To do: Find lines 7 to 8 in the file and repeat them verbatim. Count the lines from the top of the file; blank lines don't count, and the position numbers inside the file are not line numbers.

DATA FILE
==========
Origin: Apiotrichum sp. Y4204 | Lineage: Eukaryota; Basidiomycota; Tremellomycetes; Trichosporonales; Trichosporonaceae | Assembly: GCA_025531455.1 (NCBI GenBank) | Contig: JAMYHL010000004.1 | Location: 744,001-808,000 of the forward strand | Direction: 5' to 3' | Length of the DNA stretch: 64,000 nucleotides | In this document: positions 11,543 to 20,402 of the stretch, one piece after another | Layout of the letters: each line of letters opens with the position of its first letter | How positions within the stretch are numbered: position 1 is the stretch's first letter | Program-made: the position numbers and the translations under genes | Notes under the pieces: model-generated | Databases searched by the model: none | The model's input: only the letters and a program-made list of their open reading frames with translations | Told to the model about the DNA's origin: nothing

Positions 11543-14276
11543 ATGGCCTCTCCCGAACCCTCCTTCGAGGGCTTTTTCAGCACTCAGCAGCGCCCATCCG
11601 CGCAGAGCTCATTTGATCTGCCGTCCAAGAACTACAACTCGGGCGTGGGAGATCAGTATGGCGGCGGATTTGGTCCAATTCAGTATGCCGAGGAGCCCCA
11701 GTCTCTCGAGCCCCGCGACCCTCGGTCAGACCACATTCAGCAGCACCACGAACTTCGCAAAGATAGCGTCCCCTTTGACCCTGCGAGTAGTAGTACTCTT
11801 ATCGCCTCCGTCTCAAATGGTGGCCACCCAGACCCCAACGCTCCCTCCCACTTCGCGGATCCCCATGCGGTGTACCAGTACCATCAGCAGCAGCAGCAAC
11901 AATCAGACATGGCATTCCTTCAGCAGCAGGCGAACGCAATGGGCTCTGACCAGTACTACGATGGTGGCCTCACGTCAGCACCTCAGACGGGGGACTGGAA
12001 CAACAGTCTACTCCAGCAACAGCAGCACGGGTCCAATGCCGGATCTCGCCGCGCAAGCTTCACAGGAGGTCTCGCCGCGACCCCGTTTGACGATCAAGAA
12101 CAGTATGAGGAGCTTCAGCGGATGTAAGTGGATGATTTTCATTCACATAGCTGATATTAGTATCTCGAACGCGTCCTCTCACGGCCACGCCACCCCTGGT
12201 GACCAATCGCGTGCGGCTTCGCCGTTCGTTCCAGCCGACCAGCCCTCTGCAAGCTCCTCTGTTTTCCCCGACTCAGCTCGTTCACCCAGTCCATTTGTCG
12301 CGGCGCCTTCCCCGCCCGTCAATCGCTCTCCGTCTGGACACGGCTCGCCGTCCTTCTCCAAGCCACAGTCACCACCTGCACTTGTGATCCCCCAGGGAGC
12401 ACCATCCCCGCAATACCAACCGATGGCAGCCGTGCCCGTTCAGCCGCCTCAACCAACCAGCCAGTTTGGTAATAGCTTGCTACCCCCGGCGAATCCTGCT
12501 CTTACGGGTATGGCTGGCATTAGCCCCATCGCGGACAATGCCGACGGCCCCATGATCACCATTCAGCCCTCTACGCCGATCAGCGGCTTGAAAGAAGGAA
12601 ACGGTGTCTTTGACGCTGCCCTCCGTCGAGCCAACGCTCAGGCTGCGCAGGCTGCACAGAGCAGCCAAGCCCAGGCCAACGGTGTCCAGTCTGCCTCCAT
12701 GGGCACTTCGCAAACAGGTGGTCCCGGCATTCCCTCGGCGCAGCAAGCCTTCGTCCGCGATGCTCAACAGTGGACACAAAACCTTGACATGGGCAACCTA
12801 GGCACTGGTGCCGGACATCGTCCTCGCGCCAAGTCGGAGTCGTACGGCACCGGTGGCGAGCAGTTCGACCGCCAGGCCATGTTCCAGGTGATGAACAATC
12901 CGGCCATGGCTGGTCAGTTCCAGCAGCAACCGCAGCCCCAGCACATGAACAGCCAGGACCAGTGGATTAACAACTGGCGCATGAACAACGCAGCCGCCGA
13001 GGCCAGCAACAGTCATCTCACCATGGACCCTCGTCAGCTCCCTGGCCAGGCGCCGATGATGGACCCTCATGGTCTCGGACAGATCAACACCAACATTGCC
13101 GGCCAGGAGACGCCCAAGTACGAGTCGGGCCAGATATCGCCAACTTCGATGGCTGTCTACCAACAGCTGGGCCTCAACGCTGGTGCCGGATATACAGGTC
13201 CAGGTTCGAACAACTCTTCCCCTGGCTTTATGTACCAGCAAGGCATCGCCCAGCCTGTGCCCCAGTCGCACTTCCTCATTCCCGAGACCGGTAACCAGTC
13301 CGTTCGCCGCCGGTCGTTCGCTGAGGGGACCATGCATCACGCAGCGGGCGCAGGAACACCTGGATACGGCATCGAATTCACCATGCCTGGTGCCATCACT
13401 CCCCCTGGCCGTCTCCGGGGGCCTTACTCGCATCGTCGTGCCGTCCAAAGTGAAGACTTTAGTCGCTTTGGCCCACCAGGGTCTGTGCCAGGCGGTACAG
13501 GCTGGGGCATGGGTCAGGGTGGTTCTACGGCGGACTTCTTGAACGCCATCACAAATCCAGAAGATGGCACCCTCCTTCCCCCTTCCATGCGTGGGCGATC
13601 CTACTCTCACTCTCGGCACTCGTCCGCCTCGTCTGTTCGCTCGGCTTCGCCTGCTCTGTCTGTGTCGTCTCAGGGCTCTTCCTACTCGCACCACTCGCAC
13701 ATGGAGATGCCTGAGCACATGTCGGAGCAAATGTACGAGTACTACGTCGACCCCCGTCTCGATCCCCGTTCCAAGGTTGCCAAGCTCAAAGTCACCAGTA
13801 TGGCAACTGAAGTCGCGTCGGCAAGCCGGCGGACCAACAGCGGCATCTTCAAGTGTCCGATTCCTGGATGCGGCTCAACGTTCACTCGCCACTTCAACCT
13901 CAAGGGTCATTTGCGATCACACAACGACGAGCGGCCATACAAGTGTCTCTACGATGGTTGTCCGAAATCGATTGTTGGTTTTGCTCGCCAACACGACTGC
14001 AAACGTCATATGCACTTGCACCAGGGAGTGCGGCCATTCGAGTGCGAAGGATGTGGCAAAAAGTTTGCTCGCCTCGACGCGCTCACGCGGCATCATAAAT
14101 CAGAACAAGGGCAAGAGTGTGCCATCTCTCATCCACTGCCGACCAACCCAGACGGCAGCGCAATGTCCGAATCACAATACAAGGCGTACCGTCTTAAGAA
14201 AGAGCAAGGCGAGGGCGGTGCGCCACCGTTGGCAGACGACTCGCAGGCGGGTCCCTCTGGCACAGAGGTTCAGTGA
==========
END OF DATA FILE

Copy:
11901 AATCAGACATGGCATTCCTTCAGCAGCAGGCGAACGCAATGGGCTCTGACCAGTACTACGATGGTGGCCTCACGTCAGCACCTCAGACGGGGGACTGGAA
12001 CAACAGTCTACTCCAGCAACAGCAGCACGGGTCCAATGCCGGATCTCGCCGCGCAAGCTTCACAGGAGGTCTCGCCGCGACCCCGTTTGACGATCAAGAA